New research suggests that muscle weakness and related side effects that can arise from statin use is likely due to the drug's effect on the energy production centers, or mitochondria, of muscle cells.

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The researchers found lactone forms of statins can disrupt the function of mitochondria in muscle cells by interfering with a protein structure called complex III.
Image credit: Schirris et al.

The researchers, from Radboud University Nijmegen Medical Center in the Netherlands, report their findings in the journal Cell Metabolism.

Statins are a commonly prescribed medication for lowering cholesterol; they work by blocking cholesterol production in the liver. Cholesterol is a major risk factor for heart disease and stroke, which cause nearly 1 in 3 deaths among Americans.

According to the Centers for Disease Control and Prevention (CDC), more than a quarter of American adults aged 40 and over use a prescription cholesterol-lowering medication, the vast majority of these being statins.

However, for around 25% of patients, statins can give rise to unpleasant side effects in the form of muscle weakness, pain and cramps, without any sign of damage to the tissue. These side effects can impair quality of life and often cause patients to stop taking the drugs.

Frans Russel, co-senior author of the new study and professor in molecular pharmacology and toxicology, says previous studies have linked side effects of statins and other drugs to mitochondria, but the underlying mechanisms are often unknown.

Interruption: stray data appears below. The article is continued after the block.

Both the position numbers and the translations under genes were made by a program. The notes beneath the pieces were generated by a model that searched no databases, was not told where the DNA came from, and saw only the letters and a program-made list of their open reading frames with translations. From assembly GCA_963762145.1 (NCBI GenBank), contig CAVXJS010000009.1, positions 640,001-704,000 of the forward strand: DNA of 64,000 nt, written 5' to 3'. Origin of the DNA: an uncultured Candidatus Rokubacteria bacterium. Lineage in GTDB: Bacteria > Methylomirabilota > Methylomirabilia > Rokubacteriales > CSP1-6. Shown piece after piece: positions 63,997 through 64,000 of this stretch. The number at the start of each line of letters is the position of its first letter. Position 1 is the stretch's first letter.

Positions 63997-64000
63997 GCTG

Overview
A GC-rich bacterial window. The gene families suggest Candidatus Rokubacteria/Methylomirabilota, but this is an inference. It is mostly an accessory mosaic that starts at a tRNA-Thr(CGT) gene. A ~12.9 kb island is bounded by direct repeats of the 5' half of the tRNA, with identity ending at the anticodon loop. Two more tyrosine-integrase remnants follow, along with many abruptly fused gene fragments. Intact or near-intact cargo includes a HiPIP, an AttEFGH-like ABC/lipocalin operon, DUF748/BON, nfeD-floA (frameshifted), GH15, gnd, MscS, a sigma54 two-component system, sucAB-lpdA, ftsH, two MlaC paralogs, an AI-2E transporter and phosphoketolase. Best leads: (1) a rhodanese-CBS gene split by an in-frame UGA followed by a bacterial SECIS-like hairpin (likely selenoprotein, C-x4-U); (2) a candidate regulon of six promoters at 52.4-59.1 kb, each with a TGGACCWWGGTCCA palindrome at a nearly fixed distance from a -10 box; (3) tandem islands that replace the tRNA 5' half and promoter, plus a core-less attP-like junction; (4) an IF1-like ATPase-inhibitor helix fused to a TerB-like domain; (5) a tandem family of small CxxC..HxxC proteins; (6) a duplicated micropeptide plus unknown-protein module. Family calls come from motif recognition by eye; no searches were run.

Lactone form of statin interferes with mitochondrial function

In the human body, statins exist in two forms: acid and lactone. Most statin drugs are of the acid form and target cholesterol production in the liver. The lactone form has no therapeutic effect - however, the acid form can convert to this type.

This would not normally be a problem except that the study shows the lactone form can interfere with the function of mitochondria - the powerhouses inside cells that produce ATP, the cellular "currency" of energy.

Using muscle cells from mice, the team showed that statins of the lactone form are around three times more powerful at disrupting mitochondria than those of the acid form.

They confirmed this finding in cells taken from muscle biopsies of patients experiencing statin-induced side effects.

They showed that the cells of the patients had reduced ATP production compared with cells from healthy controls. The lactone form of statins appears to reduce activity in a protein structure known as "complex III."

Prof. Russel says further independent studies are needed to look at the effects of different statins on mitochondrial function, and to confirm whether the mechanism they have identified could be a useful marker to predict which patients are likely to experience side effects from statin use. He also notes that:

"Interindividual differences in the enzymatic conversion of the acid into the lactone form could be an explanation for the differences between patients in susceptibility for statin-induced muscle pain."

He and his colleagues believe their findings will lead to new classes of cholesterol-lowering drugs without the unwanted muscle effects.

In their study, the team also found they could reduce lactone's ability to interfere with mitochondrial function, suggesting there are ways to prevent or reverse the side effects of statins.

The team is currently pursuing both opportunities.

Meanwhile, Medical News Today recently learned about new research that suggests statins are being used by very elderly Americans "without any evidence from testing."

Writing in JAMA Internal Medicine, the researchers note that despite a lack of clear recommendation for statin use in the very elderly, over the last decade or so there has been a large increase in the use of the cholesterol-lowering drugs among the over-80s.